Born in 1942, Jim Rogers had his first job at age five, picking up bottles at baseball games. Winning a scholarship to Yale, Rogers was coxswain on the crew. Upon graduation, he attended Balliol College at Oxford. After a stint in the army, he began work on Wall Street. He cofounded the Quantum Fund, a global-investment partnership. During the next ten years, the portfolio gained more than 4,000 percent, while the S&P rose less than 50 percent. Rogers then decided to retire-at age thirty-seven-but he did not remain idle.Continuing to manage his own portfolio, Rogers served as a professor of finance at the Columbia Univer-sity Graduate School of Business and as moderator of The Dreyfus Roundtable on WCBS and The Profit Motive on FNN. At the same time, he laid the groundwork for his lifelong dream, an around-the-world motorcycle trip: more than 100,000 miles across six continents. That journey became the subject of Rogers's first book, Investment Biker (1994), now available from Random House Trade Paperbacks. While laying plans for his Millennium Adventure 1999-2001, he continued as a media commentator at Worth, CNBC, et al., and as a sometime professor.He now contributes to Fox News, Worth, and others as he and Paige eagerly await their first child.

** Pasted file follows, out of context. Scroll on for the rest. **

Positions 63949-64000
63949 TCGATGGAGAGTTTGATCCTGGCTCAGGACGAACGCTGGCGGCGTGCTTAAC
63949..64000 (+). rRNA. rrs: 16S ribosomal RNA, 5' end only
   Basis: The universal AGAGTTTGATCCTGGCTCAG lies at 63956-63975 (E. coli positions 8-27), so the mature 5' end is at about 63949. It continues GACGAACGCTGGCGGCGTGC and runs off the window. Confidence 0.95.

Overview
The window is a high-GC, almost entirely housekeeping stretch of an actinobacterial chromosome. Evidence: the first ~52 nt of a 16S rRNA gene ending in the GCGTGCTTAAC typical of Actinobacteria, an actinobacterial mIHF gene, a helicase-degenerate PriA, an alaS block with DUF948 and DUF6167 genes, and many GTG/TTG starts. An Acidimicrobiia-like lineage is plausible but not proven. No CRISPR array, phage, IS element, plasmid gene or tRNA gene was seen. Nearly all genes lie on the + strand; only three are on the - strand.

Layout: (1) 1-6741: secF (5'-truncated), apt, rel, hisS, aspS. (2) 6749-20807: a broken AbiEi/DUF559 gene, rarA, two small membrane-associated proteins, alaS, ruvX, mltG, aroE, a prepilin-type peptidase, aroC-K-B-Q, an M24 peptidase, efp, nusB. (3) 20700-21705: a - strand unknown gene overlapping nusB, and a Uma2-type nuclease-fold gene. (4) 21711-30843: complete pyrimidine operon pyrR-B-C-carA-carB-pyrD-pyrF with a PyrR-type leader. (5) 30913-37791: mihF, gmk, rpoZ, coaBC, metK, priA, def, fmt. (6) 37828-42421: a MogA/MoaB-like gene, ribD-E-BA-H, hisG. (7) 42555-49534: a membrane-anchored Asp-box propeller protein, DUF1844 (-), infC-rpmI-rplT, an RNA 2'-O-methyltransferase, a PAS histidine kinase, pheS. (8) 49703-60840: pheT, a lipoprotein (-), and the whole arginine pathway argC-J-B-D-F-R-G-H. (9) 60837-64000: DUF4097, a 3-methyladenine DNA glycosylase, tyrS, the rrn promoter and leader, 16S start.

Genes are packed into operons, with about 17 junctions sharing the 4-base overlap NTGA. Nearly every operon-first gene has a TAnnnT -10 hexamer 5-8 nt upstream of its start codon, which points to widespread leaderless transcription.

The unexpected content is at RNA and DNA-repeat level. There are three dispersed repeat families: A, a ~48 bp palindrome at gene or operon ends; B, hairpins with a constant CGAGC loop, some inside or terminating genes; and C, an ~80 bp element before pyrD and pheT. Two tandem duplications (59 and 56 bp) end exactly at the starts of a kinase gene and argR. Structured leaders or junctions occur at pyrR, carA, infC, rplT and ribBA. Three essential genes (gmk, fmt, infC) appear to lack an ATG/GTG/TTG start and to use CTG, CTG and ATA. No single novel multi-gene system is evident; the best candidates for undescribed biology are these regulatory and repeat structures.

Customer Reviews

The book is very easy to read.
Gerardo Saca
It's an easy fast read, done in a few hours if you read as fast as I. Well worth a trip to the library to check out, or bought 2nd hand.
Breck Breckenridge
I heard about this book during an interview with Mr. Jim Rogers, whose opinion I have grown to respect.
Alexandra Jacobsen

Most Helpful Customer Reviews

80 of 80 people found the following review helpful By X. Li on May 28, 2009
Format: Hardcover
I have never read any of Jim Rogers prior books, but I am pleasantly surprised to find this little book insightful and enjoyable to read. He provided his answers to questions such as how to best prepare our children for the future. As a father of a five year old daughter, I fully appreciate a book just like this.

Each chapter is a lesson on a major quality of character or "virtue"; and each chapter is about several pages long. Each lesson is elaborated and explained with real events in Jim Rogers' life - his childhood in rural AL and his investment decisions.